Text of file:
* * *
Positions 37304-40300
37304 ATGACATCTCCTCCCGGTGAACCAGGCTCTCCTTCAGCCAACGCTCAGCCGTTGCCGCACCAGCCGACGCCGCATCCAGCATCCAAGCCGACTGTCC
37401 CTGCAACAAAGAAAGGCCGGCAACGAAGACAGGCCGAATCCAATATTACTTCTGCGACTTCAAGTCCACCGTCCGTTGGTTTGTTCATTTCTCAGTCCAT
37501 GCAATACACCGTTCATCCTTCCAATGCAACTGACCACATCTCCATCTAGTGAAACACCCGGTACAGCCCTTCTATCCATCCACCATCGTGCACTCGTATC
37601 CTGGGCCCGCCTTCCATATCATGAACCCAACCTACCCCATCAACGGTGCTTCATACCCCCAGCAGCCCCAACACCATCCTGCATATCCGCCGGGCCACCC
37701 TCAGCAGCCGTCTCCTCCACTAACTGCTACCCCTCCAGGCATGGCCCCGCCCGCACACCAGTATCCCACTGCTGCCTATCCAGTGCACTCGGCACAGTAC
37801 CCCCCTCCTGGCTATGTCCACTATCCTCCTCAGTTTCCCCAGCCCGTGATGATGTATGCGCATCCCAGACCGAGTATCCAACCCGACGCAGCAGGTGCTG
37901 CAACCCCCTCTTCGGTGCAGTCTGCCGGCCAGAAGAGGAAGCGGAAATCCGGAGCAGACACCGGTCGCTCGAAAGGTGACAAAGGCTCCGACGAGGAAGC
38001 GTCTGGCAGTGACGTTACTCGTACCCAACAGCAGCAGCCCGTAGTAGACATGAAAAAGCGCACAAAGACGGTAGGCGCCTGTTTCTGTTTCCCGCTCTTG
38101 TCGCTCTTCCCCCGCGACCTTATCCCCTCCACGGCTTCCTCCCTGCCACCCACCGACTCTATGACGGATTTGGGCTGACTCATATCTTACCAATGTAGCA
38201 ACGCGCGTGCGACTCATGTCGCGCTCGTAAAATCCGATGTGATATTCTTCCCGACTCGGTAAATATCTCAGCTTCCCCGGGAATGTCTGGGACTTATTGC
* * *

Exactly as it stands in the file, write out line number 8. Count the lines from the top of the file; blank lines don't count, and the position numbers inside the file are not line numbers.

37901 CAACCCCCTCTTCGGTGCAGTCTGCCGGCCAGAAGAGGAAGCGGAAATCCGGAGCAGACACCGGTCGCTCGAAAGGTGACAAAGGCTCCGACGAGGAAGC